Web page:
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Thanks all around
It’s all over but the shoutin’.
But it’s the shouting that has become the curious sideshow to a historic legislative achievement — full and permanent funding of the Land and Water Conservation Fund.
After the U.S. House of Representatives passed the Great American Outdoors Act on Wednesday, following earlier Senate passage, Colorado’s Republican U.S. Sen. Cory Gardner wasted little time in calling the legislation he co-sponsored “the biggest environmental accomplishment in the last 50 years.”
Conservationists may not disagree with that sentiment, but Gardner’s legislative win puts them in an awkward position. Gardner is considered by some environmental groups to be a Johnny Come Lately in supporting full funding of the LWCF.
In contrast, Colorado’s Democratic U.S. Sen. Michael Bennet has officially supported full funding legislation since he came to the Senate in 2010. But it was Gardner, facing re-election this year, who persuaded the president to back the bill.
Most people who appreciate what full and permanent LWCF funding means to Colorado don’t want to politicize the moment. There will be plenty of time to litigate Gardner’s environmental record between now and November. As our colleague on the editorial page, Jim Spehar, aptly summarized in a recent column, “Criticize Gardner, if you must, for what he hasn’t done. But let’s say ‘thank you’ to both him and to Sen. Bennet for what looks to be successful work on LWCF.”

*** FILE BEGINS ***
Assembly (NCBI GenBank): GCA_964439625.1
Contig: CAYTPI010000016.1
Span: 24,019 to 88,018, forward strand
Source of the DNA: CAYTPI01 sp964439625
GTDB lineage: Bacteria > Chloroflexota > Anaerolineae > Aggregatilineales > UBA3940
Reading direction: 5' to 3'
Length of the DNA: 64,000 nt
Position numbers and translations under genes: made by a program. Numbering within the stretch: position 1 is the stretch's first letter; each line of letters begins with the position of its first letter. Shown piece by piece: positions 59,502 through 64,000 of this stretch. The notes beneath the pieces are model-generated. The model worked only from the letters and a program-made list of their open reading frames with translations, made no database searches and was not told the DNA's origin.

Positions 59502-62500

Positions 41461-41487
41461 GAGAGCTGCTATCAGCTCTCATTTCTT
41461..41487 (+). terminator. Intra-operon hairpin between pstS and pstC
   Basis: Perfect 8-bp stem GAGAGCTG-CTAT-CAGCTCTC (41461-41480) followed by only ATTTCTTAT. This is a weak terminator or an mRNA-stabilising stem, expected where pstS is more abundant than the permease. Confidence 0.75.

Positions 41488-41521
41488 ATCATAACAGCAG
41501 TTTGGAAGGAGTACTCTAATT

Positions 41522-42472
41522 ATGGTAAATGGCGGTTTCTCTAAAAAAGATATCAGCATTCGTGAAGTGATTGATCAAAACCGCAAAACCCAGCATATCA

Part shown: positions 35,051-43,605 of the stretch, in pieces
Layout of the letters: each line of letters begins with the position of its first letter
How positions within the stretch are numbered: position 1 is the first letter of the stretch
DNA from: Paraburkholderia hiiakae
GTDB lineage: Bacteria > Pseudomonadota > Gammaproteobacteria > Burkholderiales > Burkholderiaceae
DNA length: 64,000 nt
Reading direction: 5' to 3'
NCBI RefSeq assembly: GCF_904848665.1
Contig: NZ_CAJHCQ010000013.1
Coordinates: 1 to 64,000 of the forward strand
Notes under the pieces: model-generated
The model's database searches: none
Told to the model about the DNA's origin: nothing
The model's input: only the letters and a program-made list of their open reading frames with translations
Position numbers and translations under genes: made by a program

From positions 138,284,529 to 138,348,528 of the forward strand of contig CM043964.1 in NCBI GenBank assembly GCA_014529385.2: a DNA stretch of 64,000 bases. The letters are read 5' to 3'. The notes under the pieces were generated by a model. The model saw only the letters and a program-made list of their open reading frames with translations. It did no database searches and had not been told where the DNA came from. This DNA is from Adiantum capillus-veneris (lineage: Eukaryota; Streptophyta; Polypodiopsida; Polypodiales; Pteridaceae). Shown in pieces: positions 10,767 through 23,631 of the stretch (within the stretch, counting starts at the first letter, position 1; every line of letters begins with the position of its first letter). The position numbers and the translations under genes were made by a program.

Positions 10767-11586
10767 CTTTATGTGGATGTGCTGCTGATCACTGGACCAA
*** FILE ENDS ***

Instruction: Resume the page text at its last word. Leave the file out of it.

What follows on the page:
Gardner has been quick to point to wide bipartisan support for the Great American Outdoors Act.
“This bill’s passage stood on so many people’s shoulders, both Republican and Democrat, and the signing ceremony will reflect that. I hope it does, anyway,” he said.
In that spirit, we want to recognize the Colorado lawmakers who have taken supportive actions for the Land and Water Conservation Fund (including permanent reauthorization or full funding): Gov. Jared Polis, former Gov. John Hickenlooper, Sen. Bennet, Sen. Gardner, Rep. Diana DeGette, Rep. Doug Lamborn, Rep. Ed Perlmutter, Rep. Jason Crow and Rep. Joe Neguse. Rep. Scott Tipton supported permanent authorization of the program but voted no this week out of concern about adding permanent mandatory funding to the budget.
Once President Trump signs it, the GAOA will permanently and fully fund the LWCF at its congressional authorized amount of $900 million a year. It will also address an estimated $20 billion maintenance backlog in national parks and on other federal land, including an estimated $21 million backlog at Colorado National Monument.
So, yes, it’s a big deal, especially for our state, which brands itself as an outdoors mecca. Colorado has received approximately $271.8 million in LWCF funding over the past 50 years.
The program is paid for by revenues from offshore oil and gas development and helps with everything from acquisition of private lands within national parks and forests to paying for parks and other outdoor amenities at state and local levels.
Colorado’s ability to develop a robust outdoor recreation economy hinges on good land and water conservation. The biggest source of funding to protect and improve access to special landscapes is the Land and Water Conservation Fund. For decades, funding for maintenance of these areas has been lacking, and having the resources to address the massive backlog of needs, as well as continuing to protect our special places, is a double win.